Ethiopia: The Country Where It’s Still 2016

While the world ushers in 2024, Ethiopia finds itself celebrating another year entirely. Today, June 16th, 2024, on the Gregorian calendar translates to Hamle 9th, 2016, on the Ethiopian calendar. The Ethiopian calendar’s rich history and continued use showcase the fascinating diversity of timekeeping systems across the globe.

In Ethiopia, time runs differently. While most of the world follows the Gregorian calendar, introduced by Pope Gregory XIII in 1582, Ethiopia uses its ancient calendar. Because of this, Ethiopia is technically in the year 2016, seven to eight years behind the Gregorian calendar.

Why is Ethiopia Behind?

The Ethiopian calendar is based on a different calculation of the birth year of Jesus Christ. Unlike the Gregorian calendar, which adjusted its calculation in 500 CE, the Ethiopian Orthodox Church kept the original dates. This unique calendar has 13 months—12 months of 30 days each and a 13th month of five or six days, depending on the leap year.

Unique Traditions

Ethiopia celebrates its New Year, known as Enkutatash, on September 11. This date coincides with the blooming of the Adey Abeba flower, a symbol of new beginnings. The Ethiopian calendar also follows a 12-hour clock system that runs from dawn to dusk, starting at 1 a.m. This means what the rest of the world calls 7 a.m., Ethiopians refer to as 1 a.m.

Daily Life and Challenges

Many Ethiopians juggle both the Ethiopian and Gregorian calendars, especially in international business and education. This dual system can lead to confusion, such as when scheduling appointments or travel. Despite these challenges, Ethiopians like Abel Gashaw, a photographer. He prefers their traditional calendar, finding it more logical and in tune with the natural seasons.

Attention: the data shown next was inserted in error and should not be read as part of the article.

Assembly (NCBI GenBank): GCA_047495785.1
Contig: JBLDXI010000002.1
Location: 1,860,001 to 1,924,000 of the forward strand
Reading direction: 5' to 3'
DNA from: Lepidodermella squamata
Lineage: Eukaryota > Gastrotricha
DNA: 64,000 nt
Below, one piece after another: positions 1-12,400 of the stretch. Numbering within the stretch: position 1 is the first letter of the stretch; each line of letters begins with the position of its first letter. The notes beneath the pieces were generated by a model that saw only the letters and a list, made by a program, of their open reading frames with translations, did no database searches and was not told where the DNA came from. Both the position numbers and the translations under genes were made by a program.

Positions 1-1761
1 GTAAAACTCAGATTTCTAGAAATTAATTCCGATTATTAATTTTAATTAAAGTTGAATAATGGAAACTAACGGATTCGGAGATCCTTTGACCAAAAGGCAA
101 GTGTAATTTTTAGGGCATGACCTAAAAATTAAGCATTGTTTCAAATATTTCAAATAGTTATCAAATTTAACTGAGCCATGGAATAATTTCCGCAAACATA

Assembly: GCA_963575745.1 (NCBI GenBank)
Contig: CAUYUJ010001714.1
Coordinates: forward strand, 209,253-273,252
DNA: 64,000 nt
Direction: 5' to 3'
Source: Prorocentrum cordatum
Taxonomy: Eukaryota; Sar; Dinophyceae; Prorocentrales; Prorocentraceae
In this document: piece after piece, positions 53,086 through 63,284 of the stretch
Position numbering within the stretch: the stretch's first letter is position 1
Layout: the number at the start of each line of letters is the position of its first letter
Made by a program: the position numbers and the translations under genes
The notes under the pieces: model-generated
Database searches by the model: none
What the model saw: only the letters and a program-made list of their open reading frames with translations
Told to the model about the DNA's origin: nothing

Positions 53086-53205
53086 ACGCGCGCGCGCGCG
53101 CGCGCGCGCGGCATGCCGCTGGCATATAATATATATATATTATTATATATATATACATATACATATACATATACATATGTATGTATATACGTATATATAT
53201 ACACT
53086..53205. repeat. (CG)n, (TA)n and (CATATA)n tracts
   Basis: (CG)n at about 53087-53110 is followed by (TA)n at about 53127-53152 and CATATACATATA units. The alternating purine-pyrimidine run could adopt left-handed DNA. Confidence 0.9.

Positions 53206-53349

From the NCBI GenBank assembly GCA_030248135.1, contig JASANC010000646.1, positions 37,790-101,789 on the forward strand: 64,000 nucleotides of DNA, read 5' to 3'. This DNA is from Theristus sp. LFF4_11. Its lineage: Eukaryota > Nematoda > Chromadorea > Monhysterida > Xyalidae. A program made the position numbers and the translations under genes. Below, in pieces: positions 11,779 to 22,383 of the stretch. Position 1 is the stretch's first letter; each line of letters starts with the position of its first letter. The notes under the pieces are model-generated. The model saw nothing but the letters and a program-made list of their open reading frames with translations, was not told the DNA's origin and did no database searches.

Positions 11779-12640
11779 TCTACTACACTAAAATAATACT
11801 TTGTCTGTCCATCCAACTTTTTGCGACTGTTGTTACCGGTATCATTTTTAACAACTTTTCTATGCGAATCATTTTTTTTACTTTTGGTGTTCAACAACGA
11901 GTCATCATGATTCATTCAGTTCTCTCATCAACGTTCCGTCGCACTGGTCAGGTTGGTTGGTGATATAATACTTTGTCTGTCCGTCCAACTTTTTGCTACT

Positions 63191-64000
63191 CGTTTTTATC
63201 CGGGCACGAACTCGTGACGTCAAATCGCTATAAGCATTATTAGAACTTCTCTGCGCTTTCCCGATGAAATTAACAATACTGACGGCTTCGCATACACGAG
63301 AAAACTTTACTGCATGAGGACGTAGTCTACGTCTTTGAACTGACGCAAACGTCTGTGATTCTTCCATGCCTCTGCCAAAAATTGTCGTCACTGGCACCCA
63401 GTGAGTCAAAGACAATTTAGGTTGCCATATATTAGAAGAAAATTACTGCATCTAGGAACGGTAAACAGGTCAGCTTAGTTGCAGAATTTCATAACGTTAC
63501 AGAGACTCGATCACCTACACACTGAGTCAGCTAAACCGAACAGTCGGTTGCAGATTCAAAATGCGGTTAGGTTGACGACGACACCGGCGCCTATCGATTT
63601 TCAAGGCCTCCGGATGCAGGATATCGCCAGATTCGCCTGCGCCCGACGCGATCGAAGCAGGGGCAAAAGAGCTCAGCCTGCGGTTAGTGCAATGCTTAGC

Cultural Significance

Historian Verena Krebs highlights that the Ethiopian calendar is just one example of many different ways of tracking time around the world. For instance, the ancient Egyptian calendar marks the year 2024 as 6266. Krebs believes that every culture’s method of timekeeping has deep historical and cultural roots that should be preserved.

Looking Ahead

As Ethiopia continues to develop and its people become more connected globally, there might be pressures to conform to the Gregorian calendar. However, many Ethiopians, including Gashaw and Krebs, feel that their unique calendar and timekeeping system are important parts of their cultural identity and should be maintained.

Ethiopia stands as a reminder that there are many ways to understand and measure time, each with its own rich history and significance.

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